PS - So it is known, part of the reason I love these threads is because I know perfectly damn well that John has already solved this problem at his table, so it's just an opportunity for me to dump out my brain.

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More from @rdonoghue

16 Oct
There is a thing in Fire Emblem which illustrated why mechanical balancing in RPGs will always be second best for me.
One of the characters is HELLA strong. Like, probably superhumanly strong. Utter whirlwind of death on the battlefield.

The problem is, he wants to be a good king, but all he's good at is killing

(he's REALLY good at killing)
In a mechanically balanced system, something needs to mitigate that combat effectiveness.

In my ideal, hypothetical system, I am ALL IN on a character like this because his capabilities are at odds with his aspirations, which is my jam.
Read 21 tweets
15 Oct
There are days when my calendar feels like a map, and days when it feels like an illustration of oncoming traffic.
The difference, I begin to suspect, is all about mise en place (which is to say, the combination of working environment and tools on hand). When a 5 minute gap comes along, am I in a position to use it to move something forward, or is it just going to be spent waiting?
What makes this complicated is not just the starting, but also the stopping. I can absolutely start working on something 5 minutes before the next meeting, but there's a real risk that I'll miss the start of that meeting as I get sucked into the work.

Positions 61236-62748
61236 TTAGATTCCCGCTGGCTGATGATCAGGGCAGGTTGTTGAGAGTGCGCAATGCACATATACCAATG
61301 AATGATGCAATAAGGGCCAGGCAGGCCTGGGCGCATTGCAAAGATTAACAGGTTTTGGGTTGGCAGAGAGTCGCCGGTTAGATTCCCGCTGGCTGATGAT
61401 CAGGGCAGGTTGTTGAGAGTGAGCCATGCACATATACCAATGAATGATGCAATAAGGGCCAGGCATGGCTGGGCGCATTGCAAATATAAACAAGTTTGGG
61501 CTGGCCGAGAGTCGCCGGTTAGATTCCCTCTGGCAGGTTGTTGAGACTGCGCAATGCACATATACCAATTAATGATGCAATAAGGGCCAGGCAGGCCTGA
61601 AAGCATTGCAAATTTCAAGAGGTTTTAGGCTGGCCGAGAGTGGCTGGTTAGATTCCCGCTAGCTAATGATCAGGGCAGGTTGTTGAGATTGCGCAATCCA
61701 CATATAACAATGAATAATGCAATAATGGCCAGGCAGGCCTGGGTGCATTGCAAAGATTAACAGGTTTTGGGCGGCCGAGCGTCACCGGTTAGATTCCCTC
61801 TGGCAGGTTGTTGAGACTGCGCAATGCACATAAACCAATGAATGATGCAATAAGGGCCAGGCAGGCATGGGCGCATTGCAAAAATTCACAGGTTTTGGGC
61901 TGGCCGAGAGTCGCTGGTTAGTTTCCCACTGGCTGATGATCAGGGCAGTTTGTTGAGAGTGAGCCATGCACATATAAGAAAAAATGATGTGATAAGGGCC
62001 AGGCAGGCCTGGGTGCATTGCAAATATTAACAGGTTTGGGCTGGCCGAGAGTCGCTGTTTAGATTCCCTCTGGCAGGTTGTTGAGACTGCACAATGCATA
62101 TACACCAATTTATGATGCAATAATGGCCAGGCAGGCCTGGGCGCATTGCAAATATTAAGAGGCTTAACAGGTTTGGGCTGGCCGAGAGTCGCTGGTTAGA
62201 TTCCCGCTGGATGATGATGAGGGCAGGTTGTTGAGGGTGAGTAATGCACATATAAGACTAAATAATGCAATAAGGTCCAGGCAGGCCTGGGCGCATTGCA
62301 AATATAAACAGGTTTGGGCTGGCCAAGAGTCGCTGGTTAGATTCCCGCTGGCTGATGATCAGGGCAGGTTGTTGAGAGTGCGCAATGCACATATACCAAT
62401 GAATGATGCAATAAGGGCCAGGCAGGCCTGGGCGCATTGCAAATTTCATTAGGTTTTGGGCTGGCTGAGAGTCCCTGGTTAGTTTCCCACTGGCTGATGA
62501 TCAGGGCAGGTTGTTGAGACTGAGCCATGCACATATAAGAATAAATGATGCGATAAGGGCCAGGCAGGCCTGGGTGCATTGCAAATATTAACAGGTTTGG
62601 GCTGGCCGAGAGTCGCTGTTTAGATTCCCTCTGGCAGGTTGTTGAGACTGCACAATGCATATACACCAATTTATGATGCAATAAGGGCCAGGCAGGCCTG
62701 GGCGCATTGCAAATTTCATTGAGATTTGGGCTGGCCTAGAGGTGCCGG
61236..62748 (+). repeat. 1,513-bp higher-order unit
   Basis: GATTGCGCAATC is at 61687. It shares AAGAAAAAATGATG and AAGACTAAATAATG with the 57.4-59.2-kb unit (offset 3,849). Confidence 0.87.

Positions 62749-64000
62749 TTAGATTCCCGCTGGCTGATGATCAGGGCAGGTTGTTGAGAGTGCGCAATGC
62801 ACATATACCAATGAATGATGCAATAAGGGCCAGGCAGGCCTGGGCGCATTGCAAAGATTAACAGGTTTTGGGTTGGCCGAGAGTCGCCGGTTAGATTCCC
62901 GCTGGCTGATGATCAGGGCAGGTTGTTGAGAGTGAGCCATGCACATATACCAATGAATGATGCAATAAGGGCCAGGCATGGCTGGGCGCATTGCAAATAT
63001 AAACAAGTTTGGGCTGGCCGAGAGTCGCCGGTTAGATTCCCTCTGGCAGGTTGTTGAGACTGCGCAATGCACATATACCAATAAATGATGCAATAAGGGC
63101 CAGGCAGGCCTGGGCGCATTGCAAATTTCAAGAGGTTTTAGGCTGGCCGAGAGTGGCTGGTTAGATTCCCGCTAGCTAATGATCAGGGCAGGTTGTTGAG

Read 4 tweets
15 Oct
So, that Rat clock from Blades?

Tonight is the night
This is a gift to the universe, but most especially for @strasa
So far tonight, Pewter has eaten a rune and a lot of hallucinogens, Streak has started a fire, and Packer and Scars teamed up to roll a taser cage onto a cat.
Read 15 tweets
14 Oct
This is awesome for several reasons:
* Fonts!
* Bioshock!
* Return to Normalcy reference
* Responses from people who pretty clearly don't even have a Wikipedia understanding of who Warren G Harding was!
And to subtext further, part of what makes this delightful is that 45's more or less *is* Warren G Harding. Media personality, ran on a slogan of returning things to where they were. And, well, OTHER similarities.
So, yes, if Biden were to lean into that iconography and messaging, it would be genuinely hilarious to at least half a dozen nerds.

(He won't, but he will appeal to the more generic "let's get back to when things didn't suck" which is pretty much boilerplate)
Read 6 tweets
14 Oct
Ok, hypothesis that has been bubbling around in my head ever since @Kiranansi started that thread on co-op.

Mechanical support for player interaction in a TTRPG can be very strongly driven with an emphasis on what characters cannot do.
Specifically, what *individual* characters cannot do but other characters may be able to.

There's an initial layer of this that's fairly obvious - if the group has differing capabilities, then coming together as a group allows that to be addressed. Roles, as it were.
But part of what has had me chewing on this is that the applicability to tactics and teamwork is obvious, but I got more curious as I thought about the interactions within a game like the Amber DRPG, which is *incredibly* lateral (player on player) in its experience.
Read 24 tweets
22 Aug
Thinking out loud through somewhat crunchier Blades in the Dark Style combat. Stepping away from narrative for the moment and thinking about fights and effects.
At the heart of the system we have a 4 tiered resolution system. The 4 tiers map to harm (Minor, Medium, Serious and fatal) in approximately the same way they map to filling clocks. The dual track of health complicated it, but the structure is pretty workable.
So when w treat harm as mechanical, it begins at some level and is modified up and down by circumstance - abilities, stance, stuff like that.
Read 22 tweets